Monthly Archives: December 2014

Learning Together: A Better Way

We live in a world that is largely driven by competition. At the earliest stages of life, children are taught – whether directly or indirectly – that they need to compete. At a time that it is believed in certain quarters that children ought to still be playing, on many fronts they are already being pushed into the field of competition. Parents and guardians push their children for better grades. Comparisons get made. The child learns to run against others.

 

But perhaps there is a more effective way of learning. This may not be the preferred route of children who are naturally bright and so stand out among others. Because of their extraordinary abilities, A-grade students tend to have no problem studying alone. They are often lone wolves who pick up their books, listen to teachers and lecturers and grasp the subjects by themselves.

 

But this is not so for the majority of students, and it is important that this is noted. Many students need help, guidance and assistance to figure some things out. Somewhere along the line, some of them figure it out or stumble on the idea that they learn better when they collaborate with others. And so, they begin to pull resources together. They meet to tackle their homework together, They form study groups. They assign individuals who are strong in certain subjects to help explain difficult areas.

 

As the average person grows up into adulthood, while the world screams, “Compete! Fight!! Compete!!!” lessons learned in practical situation tells us that learning and working together benefits everyone in the long run than if we all go it alone. Collaboration, not competition, is the better route.

 

Perhaps this is where parents, guardians and teachers should start from. Perhaps before we teach our children to compete, it would be more effective to teach them to collaborate and work as a team.

The Place of Sports and Extra-curricular Activities in Education

During a visiting day session at a boarding school, a student complained to his father, “We do sports and extra-curricular activities only once in a blue moon here. This school is very boring. All we do is read and read.”

 

It is easy to waive aside the complaint of the boy. It is very easy to miss the import of the situation that he described. Why? Parents send their children to school to study anyway. What is the harm in not having sporting and other extra-curricular activities on a regular basis? As a matter of fact, a lot of damage is being done.

 

For starters, “all work and no play makes Jack a dull boy” is a popular saying that applies here. Work and play are so intertwined that institutions that understand the connection make deliberate effort to integrate both in good proportions.

 

Also, it must be noted that majority of students go on in life to earn a living from personal skills and interests, not from their courses of formal study in school. In other words, the very things that are often classified under extra-curricular activities. People grow up to become dancers, footballers, basketballers, gardeners, and the like.

 

Education needs to change.

 

Would it not be much more productive to integrate the so-called extra-curricular activities into proper education syllabus, considering the vital part such activities often eventually play in the lives of students years later in the real world?

 

Yet, across so many schools around the country, things like computer science, music and the like are provided as add-ons and extras, when in reality they are as much core to everyday living as the main subjects of education.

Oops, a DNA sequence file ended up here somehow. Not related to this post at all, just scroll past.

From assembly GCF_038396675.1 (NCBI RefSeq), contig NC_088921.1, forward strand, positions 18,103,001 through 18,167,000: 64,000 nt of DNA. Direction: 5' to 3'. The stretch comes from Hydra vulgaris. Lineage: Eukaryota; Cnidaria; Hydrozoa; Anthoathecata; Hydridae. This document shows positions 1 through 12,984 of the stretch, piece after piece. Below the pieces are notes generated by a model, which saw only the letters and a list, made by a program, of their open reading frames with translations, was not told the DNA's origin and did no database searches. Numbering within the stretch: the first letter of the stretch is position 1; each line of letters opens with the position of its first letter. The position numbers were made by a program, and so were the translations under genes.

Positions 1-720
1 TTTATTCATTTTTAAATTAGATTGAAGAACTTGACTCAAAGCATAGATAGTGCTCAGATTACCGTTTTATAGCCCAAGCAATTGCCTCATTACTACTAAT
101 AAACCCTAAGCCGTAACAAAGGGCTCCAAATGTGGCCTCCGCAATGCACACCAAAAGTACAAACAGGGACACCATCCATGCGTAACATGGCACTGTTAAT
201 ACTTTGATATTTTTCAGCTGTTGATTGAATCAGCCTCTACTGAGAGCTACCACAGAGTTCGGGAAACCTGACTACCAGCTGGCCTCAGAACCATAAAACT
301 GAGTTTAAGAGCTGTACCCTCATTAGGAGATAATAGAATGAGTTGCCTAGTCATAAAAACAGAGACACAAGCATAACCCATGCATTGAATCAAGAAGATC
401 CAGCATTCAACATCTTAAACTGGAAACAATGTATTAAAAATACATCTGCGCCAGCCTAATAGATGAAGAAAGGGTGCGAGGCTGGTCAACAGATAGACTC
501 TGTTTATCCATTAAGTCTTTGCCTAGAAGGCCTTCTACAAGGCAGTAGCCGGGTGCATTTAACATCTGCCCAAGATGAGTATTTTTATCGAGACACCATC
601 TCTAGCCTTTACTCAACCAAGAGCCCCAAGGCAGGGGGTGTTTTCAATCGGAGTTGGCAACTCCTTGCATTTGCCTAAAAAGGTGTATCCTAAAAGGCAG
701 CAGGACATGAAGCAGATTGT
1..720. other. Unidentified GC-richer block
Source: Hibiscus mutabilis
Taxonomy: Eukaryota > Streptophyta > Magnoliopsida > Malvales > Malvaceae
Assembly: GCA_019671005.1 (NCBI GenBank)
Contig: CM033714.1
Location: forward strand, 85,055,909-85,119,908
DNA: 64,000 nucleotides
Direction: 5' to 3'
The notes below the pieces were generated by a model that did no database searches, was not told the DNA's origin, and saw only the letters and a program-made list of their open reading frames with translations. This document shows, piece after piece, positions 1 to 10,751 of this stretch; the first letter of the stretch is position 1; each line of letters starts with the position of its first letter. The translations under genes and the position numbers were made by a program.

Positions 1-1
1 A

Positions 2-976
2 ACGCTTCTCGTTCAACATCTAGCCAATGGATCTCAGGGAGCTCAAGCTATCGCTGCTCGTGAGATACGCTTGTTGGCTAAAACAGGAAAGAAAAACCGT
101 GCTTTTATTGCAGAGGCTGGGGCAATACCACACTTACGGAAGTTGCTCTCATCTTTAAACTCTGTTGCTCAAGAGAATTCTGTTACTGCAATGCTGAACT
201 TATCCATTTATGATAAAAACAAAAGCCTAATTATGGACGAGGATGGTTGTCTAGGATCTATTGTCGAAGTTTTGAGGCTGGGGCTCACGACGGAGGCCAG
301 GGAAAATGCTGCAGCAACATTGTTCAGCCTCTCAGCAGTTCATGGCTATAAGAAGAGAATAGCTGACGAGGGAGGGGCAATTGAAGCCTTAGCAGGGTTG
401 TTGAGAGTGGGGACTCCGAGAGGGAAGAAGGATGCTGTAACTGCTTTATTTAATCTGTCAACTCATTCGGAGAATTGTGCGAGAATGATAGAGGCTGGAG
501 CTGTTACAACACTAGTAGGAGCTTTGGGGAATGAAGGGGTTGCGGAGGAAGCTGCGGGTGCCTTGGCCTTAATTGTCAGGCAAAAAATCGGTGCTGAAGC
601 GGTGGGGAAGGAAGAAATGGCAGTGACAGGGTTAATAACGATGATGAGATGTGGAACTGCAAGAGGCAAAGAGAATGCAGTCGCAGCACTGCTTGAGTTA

Yes; education needs to change. However that happens, it is a bad idea to keep pupils and students away from regular, healthy doses of sports, games and other extra-curricular activities.

 

Appreciating Teachers

Teachers are perhaps the most under-appreciated professionals in our environment. This wasn’t always so. Once upon a time, to be a teacher in Nigeria was a most enviable thing. Teachers were highly respected. Perhaps next to clergy, the teacher was the next in line to God. Parents deferred to teachers. Children lived by the fear of teachers. If a child had a protracted problem with bad behaviour, all the parent had to do to knock him into line was to threaten to report the child to their teacher. Problem solved. As such, to be a teacher was an aspiration for many young people.

 

You might recall how teachers back in the eighties seemed so in love with their jobs. It was a thing of pride, a calling to which they responded, even though the financial return on the job was not superb. It was something that they did for the love of the results that they got. A teacher would beam with pride whenever an old student of his came back visiting his alma mater. The pride and joy of seeing the fruits of their labours all grown up and doing well can be quite a fulfilling experience for teachers.

 

Sadly, the times have changed drastically. Teachers no longer hold quite that same enviable position that they used to hold in the society. We find only a few rare people who get into teaching because it is what they really want to do. Now, for the most part, students end up studying education because they couldn’t get admission for the more juicy courses. Many teachers would switch jobs in a heartbeat if the opportunity arises.

 

Still, teachers play a key role in the society. Our children, tomorrow’s adults, must pass through their care and be molded (for good or for bad) by them. We must pay more attention to equipping our teachers and providing a more efficient work environment for them. Lastly, we must appreciate them for the pivotal role they play in society. Without many of the great teachers that we passed through, not too many of us would be as successful as we are today.

 

Good teachers are priceless.